Drinking Water Analysis Case Studies

  1. Monitoring Lead In School Drinking Water
    5/23/2016

    The EPA’s guidance documentation “3T’s for Reducing Lead in Drinking Water in Schools and Child Care Facilities: Training, Testing, Telling” recommends for schools to routinely test their facility’s drinking water, with a focus on lead levels in drinking water fountains.

  2. Retrofit Membrane System Treats High Turbidity Water
    10/6/2015

    The City of Wilmington, Delaware is situated where the Christina River and the Brandywine Creek flow into the Delaware River.

  3. High Turbidity Water Treatment Reached With Mobile Water System
    10/6/2015

    Starting in 2010, the drinking water plant in Wellsboro, PA, began experiencing high turbidity and algae in the water which caused emergency notices for citizens to boil their water before use.

  4. The Most Misunderstood Fact Behind Dissolved Oxygen Sensors (It’s The Pressure, Not The Concentration)
    8/5/2015

    A dissolved oxygen sensor ought to be simple to understand. Whether it is membrane or optically based, it gives a signal that is proportional to the concentration of oxygen concentration in water.

  5. Lightning Fast Response Prevents Extended Down Time
    7/29/2015

    The City of Gordon Texas’s drinking water facility was struck by lightning. Thinking long term, and desiring the latest technology available, the City took this opportunity to upgrade their on-line instrumentation with a range of new continuous monitoring on-line instruments including chlorine analyzers, pH monitoring, temperature monitoring, and turbidity monitoring.

  6. Turbiwell Comparision Report Before And After Upgrade
    7/29/2015

    Russellville water treatment plant is a surface water plant using traditional clarification, filtration, and treatment. The plant historically has used traditional contact turbidimeters that employ tungsten lamps that required quarterly maintenance, but replaced their turbidimeters with Swan Turbiwell turbidimeters in 2012. Read the full report for a comparison of the performance of the Swan Turbiwell to the previously installed turbidimeters. 

  7. Utah Water District Saves Time And Resources, Improves Accuracy By Upgrading Sensors And Analyzers
    7/20/2015

    Monitoring chlorine and fluoride levels in the drinking water of Utah’s Taylorsville-Bennion Improvement District used to be expensive, labor intensive, and often sensitive to interference from the vari­able frequency drives used to operate the chlorine injection pumps. That is, until the district upgraded to Rosemount free chlorine and fluoride sen­sors and analyzers from Emerson.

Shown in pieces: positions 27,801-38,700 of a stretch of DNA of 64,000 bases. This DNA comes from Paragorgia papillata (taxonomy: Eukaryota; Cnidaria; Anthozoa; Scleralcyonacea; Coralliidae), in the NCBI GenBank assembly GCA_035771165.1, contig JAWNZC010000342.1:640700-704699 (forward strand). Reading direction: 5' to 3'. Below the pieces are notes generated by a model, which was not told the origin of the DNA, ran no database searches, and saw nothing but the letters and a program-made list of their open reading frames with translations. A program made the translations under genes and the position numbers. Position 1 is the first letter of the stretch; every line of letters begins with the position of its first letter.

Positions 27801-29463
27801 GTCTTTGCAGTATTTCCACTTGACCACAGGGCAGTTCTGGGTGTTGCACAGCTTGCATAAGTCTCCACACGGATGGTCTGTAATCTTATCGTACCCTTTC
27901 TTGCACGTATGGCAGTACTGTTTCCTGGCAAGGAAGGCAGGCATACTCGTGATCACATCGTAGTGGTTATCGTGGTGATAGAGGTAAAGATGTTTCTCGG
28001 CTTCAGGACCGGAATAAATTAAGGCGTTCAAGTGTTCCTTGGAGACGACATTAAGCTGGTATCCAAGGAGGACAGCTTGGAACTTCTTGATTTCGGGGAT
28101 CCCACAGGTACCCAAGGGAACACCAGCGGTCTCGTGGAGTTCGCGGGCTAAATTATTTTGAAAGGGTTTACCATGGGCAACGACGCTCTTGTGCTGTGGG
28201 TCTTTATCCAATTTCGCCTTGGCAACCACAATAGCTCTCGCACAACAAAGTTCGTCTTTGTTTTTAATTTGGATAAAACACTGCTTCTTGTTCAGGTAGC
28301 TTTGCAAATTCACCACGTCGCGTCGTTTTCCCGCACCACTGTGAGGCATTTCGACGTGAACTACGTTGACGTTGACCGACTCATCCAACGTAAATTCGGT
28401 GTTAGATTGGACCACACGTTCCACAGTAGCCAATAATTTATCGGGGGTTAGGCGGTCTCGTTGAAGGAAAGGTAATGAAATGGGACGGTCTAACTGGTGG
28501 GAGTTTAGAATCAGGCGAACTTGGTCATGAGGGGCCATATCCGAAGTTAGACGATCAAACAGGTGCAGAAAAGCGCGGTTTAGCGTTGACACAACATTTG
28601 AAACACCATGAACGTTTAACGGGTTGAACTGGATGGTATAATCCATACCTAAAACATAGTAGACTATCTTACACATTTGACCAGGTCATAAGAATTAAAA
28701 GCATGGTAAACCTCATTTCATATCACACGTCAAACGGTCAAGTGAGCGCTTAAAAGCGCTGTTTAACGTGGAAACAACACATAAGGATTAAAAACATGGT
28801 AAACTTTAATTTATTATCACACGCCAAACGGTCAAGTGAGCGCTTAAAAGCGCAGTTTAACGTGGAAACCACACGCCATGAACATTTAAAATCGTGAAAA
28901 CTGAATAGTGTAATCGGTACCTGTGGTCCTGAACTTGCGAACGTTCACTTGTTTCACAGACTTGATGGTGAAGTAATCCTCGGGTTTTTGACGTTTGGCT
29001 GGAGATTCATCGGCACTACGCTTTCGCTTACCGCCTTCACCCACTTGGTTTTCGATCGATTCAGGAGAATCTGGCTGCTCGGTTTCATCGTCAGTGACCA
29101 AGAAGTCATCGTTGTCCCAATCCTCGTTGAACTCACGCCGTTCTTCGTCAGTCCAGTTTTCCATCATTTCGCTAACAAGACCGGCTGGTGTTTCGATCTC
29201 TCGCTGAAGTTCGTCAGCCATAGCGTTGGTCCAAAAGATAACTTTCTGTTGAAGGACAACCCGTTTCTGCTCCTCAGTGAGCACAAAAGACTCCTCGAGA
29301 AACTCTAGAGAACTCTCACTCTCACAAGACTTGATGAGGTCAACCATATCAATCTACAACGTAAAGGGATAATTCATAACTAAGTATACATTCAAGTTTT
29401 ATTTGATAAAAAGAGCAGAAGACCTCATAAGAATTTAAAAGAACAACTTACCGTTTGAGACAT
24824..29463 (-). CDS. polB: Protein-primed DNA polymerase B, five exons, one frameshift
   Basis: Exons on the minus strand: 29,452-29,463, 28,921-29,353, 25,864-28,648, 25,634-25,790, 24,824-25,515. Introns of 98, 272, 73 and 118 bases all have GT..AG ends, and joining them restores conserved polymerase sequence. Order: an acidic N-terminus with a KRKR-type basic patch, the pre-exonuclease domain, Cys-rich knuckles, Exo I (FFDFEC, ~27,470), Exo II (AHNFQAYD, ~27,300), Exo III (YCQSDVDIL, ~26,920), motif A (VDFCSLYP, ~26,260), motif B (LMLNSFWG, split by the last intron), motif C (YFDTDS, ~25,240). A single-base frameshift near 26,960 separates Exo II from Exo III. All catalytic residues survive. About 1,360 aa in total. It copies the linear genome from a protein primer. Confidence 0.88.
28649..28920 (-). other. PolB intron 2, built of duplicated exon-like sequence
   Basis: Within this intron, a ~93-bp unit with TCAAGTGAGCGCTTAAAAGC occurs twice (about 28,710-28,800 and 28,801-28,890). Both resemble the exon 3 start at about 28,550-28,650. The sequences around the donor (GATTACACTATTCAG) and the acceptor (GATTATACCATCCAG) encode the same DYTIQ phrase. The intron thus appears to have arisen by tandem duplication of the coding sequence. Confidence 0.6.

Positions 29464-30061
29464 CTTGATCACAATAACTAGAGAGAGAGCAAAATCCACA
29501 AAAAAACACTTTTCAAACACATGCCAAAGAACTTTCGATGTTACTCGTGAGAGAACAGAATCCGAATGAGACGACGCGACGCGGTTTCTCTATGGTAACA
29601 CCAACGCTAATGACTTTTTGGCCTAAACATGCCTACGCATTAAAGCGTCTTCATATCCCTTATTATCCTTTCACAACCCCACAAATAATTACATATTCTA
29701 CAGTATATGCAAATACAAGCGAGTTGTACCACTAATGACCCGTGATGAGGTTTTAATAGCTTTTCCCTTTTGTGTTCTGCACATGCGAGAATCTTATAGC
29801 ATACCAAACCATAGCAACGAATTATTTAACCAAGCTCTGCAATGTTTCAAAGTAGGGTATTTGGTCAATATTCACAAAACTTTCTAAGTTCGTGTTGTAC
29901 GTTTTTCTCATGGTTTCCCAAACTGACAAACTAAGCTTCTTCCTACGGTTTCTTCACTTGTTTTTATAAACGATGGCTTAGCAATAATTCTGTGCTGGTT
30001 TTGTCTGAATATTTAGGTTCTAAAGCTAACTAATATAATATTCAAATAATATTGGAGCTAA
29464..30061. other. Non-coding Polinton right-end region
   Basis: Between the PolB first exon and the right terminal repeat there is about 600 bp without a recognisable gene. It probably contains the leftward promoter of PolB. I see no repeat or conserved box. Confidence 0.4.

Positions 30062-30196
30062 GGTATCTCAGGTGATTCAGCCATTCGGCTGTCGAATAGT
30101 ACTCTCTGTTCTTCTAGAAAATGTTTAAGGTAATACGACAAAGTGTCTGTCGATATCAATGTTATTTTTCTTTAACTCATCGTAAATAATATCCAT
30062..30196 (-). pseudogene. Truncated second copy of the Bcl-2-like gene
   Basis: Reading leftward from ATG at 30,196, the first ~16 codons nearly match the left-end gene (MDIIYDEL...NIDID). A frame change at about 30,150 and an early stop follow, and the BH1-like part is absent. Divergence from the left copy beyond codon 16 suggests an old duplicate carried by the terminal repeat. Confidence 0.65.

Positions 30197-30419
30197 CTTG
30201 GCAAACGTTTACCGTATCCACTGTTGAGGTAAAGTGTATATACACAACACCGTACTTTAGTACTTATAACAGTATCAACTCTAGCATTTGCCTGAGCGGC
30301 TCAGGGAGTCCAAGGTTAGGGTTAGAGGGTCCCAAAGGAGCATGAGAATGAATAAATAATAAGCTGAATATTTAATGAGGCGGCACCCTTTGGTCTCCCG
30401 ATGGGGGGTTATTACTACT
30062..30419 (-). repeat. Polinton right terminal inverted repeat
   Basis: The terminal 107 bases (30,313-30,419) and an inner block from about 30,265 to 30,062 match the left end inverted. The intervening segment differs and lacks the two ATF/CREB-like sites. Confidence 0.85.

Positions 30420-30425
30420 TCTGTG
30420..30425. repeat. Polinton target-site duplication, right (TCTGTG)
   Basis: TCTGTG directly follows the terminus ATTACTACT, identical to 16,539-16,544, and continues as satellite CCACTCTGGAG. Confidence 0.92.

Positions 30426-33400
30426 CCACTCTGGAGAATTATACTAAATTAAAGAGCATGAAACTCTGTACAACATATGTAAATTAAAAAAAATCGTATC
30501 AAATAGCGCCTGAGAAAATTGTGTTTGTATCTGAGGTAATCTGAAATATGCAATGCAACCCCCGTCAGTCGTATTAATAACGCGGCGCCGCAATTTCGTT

8. Chloramination Monitoring And Control
    7/15/2015

    Since the EPA has established that, together with free chlorine, monochloramine is a primary disinfectant, it has been possible to implement the process more intensively. Water that is treated with monochloramine has, depending on the source of the water, fewer problems concerning taste and odor than water treated with free chlorine. In addition, the chemically more stable monochloramine remains longer in the water, thus allowing a long-term disinfecting effect.

  9. Continuous Analyzer Integrated Data Validation
    5/28/2015

    Continuous analyzers are an integral part of the process to maintain quality, ensure compliance, and protect public health. Therefore it is imperative to ensure the analyzers are functioning properly and provide accurate and reliable data. This requires validation of the data provided by the analyzer on a routine basis. In addition some continuous analyzers incorporate internal data validation capabilities to inform the end user the reliability of the data provided by the analyzer. This paper discusses integrated data validation and how they may be integrated into SCADA systems.

  10. Chicago Suburb Ensures Highest Water Quality Year-Round, Saves On Labor And Reagents With New Chlorine Analyzers
    5/18/2015

    For the Village of Lombard’s Water Division, consistently delivering high-quality tap water to the community’s nearly 44,000 residents and the businesses serving them was once quite a juggling act: constantly fixing old, temperamental analyzers; feeding reagents into the old analyzers; and staying ahead of callers complaining about “musty” water tastes and odors. Not today.